High Court of India

High Court of India

  • Constitution

High Courts are second Courts of Importance of the democracy of India. They are run by Article 141 of the Constitution of India. They are governed by the bindings conferred by the Supreme Court of India so far judgments and orders are concerned. The Supreme Court of India is the highest level of courts and is responsible for fixing the guidance to the High Courts set by precedence.

High courts are the types of courts which are instituted as the courts powered by constitution with the effect of Article 214 Part IV Chapter V of the Indian Constitution. There are 24 high courts in India taking care of the regional juridical system of India out of which Kolkata High Court is the oldest.

  • Jurisdiction

These courts are mainly confined to the jurisdiction of state, group of states or Union Territory. They are being empowered to govern the jurisdiction of lower courts like family, civil and criminal courts with other different courts of the districts.  These courts are of the statute of principal civil courts so far originality of jurisdiction is concerned in the related domain of the states and the other district courts.

These courts are treated as subordinate to High Courts by status. But High Courts are mainly exercising their jurisdiction related to civil or criminal domain if the lower courts are proved incapable of exercising their power as per authorization extended by law.  These situations may be generated through the inability of financial or territorial jurisdiction. There are specific areas in which only High Courts can exercise the right for hearing like cases related to Company Law as it is designated specially in a state or federal law.

But normally the high courts are involved in the appeals raised in the cases of lower courts with the writ petitions as conferred in Article 226 of the Constitution of India. The area of writ petitions is also the sole jurisdiction of high courts. The jurisdiction of High Court is varying so far territorial jurisdiction is considered.

  • Official structure and application

The appointment of the judges of High Courts are being executed by the President of India with the consultation of the Chief Justice of India, the Chief Justice of High Court and the Governor of the state or union territory.

Decision on the number of judges in High Court is mainly dictated considering the higher number of either the average of organization of main cases for the last years as per the average nationally calculated or the average rate of main cases disposed per judge per year in the respective high court.

The high courts with handling of most of the cases of a particular area are provided with the facility of permanent benches or branches of the court situated there only. To serve the complainants of remote regions the establishment of circuit benches had been made to facilitate the service with the schedule of operation as per the occurrence of visit of the judge.

The High Courts- Its role in the judicial system

The Constitution of India has conferred the provision regarding the judicial system through Chapter V of Part Vi for high courts. The main features are discussed below:

  • Establishment

The Constitution conferred that each state or more than one state should have one High Court. The Union Territories of Manipur, Goa and Tripura have the judicial Commissioner Courts. The Constitution has made provision for the other Union Territories to establish high courts.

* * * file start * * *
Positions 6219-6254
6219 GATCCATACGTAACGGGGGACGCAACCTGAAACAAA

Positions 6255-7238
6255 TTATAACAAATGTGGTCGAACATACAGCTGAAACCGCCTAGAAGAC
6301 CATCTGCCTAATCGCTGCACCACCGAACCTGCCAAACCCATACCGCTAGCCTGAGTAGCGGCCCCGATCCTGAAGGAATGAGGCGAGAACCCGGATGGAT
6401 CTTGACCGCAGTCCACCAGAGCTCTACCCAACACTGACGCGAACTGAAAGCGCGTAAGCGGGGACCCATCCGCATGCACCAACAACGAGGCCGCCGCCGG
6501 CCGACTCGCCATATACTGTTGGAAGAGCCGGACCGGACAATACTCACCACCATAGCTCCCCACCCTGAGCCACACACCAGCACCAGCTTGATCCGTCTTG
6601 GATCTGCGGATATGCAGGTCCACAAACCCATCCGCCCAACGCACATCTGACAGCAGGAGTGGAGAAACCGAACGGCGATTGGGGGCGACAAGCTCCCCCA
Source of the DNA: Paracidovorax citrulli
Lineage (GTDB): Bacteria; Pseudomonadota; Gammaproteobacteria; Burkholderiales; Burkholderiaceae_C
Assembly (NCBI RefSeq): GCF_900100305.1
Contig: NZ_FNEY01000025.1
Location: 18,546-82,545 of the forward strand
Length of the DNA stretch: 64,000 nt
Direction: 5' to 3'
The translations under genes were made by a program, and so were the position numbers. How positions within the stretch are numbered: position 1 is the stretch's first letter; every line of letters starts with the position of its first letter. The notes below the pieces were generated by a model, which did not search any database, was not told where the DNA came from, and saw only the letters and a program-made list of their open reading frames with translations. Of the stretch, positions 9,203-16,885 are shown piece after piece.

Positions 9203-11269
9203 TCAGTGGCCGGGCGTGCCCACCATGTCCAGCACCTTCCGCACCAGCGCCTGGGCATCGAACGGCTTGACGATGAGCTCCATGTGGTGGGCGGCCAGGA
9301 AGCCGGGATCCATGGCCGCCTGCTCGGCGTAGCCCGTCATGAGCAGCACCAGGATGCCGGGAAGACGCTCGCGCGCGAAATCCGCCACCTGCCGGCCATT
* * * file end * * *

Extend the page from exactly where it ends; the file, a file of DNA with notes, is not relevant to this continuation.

• Court of Record

All the High Courts have the power to pronounce punishment for contempt of court and thus, they will be treated as Court of Record.

  • Appointment of Judges

The appointment of the Judges of High Court is done by the President of India with the consultation of the Chief Justice of India, the Chief Justice of respective high Court and the Governor of the state.

  • Number of Judges

The President of India has the authority to fix the number of judges of the High Court as per requirement. The basic factor for this purpose is being settled though the central executive which can decide about the number of judges in High Court which is being decided with flexible attitude.

  • Qualification of Judges

A person, being the citizen of India with holding the judicial office in India for 10 years or an advocate of High Court for 10 years is eligible for being the Judge of High Court.

  • Tenure of service

The judges of the High Court have the maximum period of service up to sixty two years. Till then they can not be removed from their duties if any occurrence of misbehavior or incapability is proved and seconded by two third of members of both houses of parliament through voting.

  • Salary of Judges

This is done as per prescribed declaration in the second schedule of the Constitution and can not be changed without any amendment of the Constitution.

  • Revenue

The old fashioned restriction since 1915 regarding revenue is being outdated on the original jurisdiction of the High Courts of Kolkata, Chennai and Mumbai.

  • Writ Jurisdiction and Superintendence

Except for High Courts of Kolkata, Chennai and Mumbai none has the power to issue the privileged writs. At present Article 226 of Constitution of India has given the power to the high Courts to issue different writs.

Article 227 of Indian Constitution has empowered all high courts to practice superintendence over all the courts of tribunal effective within the regional jurisdiction of the High Court.


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